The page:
Peter Dorman at Econospeak, who is smarter and nicer than I am,* boils down the question:
[D]o you believe that managers normally make the right decisions over how to run organizations?
If you believe that premise, please explain:
- Why all those great managers of the late 1940s through the mid-1970s ran defined benefit contribution plans, but their successors—who supposedly are more capable—are only capable of offering defined contribution?
- That “underfunded pension benefits” are evil, but “overunded” pensions led to the LBO (now “Private Equity”) movement of the 1980s.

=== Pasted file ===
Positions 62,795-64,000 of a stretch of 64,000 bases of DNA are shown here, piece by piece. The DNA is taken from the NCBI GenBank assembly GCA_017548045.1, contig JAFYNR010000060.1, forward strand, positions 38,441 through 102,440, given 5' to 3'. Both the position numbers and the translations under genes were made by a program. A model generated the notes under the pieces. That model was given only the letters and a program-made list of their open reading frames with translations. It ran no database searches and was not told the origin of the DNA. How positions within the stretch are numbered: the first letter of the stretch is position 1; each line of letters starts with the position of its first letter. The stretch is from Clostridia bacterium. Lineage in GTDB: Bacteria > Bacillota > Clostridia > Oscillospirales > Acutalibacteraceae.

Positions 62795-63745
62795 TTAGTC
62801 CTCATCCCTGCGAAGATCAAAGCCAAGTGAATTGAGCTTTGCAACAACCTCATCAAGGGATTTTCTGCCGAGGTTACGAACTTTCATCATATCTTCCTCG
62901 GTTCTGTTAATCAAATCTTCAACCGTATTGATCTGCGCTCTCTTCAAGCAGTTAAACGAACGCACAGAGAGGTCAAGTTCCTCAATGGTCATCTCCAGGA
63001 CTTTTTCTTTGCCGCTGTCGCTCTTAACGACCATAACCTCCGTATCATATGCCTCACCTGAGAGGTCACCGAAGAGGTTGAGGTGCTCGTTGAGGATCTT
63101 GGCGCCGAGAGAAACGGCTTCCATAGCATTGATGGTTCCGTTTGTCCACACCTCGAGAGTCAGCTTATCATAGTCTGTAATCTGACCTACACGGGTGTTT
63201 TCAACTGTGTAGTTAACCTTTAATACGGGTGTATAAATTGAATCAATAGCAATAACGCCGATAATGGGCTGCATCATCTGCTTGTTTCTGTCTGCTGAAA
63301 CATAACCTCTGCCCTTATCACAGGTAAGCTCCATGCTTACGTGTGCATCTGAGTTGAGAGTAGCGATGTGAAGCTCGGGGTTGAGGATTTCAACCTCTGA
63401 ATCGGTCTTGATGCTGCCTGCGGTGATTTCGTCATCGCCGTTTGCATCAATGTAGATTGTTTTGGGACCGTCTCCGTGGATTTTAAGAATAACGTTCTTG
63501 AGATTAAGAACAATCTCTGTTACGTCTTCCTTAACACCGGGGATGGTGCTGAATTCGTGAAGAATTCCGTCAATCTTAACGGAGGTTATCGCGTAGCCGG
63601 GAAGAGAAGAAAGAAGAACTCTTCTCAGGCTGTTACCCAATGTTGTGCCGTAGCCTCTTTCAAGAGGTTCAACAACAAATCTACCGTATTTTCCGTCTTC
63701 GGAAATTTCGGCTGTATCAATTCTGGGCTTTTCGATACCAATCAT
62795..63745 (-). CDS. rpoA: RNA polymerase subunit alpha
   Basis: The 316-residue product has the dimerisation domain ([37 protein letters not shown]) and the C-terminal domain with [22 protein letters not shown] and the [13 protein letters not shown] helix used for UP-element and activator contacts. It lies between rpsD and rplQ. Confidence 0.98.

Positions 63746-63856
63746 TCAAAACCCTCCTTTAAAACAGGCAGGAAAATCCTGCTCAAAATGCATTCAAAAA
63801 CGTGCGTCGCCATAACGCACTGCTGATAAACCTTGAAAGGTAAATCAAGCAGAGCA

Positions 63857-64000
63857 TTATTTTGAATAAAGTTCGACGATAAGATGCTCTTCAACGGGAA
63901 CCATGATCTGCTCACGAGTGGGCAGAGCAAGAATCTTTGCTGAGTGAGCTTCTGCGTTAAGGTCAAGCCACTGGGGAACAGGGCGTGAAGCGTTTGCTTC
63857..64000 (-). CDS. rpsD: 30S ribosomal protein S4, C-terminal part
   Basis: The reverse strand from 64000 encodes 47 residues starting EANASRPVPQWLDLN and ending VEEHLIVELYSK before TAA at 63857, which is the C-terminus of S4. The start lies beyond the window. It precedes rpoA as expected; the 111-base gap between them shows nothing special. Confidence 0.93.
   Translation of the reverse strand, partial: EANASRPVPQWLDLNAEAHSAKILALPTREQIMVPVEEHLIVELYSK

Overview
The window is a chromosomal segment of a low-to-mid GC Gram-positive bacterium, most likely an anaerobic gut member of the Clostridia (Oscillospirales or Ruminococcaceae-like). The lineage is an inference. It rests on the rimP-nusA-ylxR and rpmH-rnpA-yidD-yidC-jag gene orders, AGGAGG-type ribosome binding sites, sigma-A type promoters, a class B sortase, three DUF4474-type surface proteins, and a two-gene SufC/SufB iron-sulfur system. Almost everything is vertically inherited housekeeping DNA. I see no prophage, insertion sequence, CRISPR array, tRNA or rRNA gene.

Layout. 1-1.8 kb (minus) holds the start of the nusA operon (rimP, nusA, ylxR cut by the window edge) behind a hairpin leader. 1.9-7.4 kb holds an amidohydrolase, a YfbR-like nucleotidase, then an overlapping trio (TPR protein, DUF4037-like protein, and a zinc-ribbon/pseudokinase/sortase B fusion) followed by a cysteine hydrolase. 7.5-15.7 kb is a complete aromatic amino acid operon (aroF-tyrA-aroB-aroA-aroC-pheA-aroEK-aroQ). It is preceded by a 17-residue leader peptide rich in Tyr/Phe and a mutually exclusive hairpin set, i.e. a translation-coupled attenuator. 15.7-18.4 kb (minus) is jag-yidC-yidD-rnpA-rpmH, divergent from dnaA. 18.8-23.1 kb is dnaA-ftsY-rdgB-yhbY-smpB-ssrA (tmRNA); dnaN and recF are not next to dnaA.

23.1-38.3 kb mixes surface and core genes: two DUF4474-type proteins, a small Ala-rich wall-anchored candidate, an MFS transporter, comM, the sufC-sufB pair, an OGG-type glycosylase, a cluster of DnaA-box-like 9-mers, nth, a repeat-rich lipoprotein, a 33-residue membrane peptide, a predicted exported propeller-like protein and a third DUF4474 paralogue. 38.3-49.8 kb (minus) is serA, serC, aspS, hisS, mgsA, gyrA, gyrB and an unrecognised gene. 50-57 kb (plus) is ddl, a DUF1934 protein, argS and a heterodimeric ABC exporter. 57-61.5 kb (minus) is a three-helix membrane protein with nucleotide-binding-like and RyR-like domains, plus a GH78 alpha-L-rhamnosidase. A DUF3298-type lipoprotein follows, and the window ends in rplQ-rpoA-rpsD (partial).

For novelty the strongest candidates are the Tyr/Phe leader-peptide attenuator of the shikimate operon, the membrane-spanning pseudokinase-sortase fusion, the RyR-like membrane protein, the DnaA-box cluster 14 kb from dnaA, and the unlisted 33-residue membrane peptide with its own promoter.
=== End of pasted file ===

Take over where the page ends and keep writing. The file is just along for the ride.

- That, in the 1980s, GM being $1B underfunded caused Congress to pass a bill allowing pensions to become fully funded over 20 years—and that most of those targets were missed?
If bosses are so good at managing “ongoing concerns,” why do they take their payments upfront? What does—and should—this tell us about discount rates?
*This is a fairly low standard, outside of people who work in finance.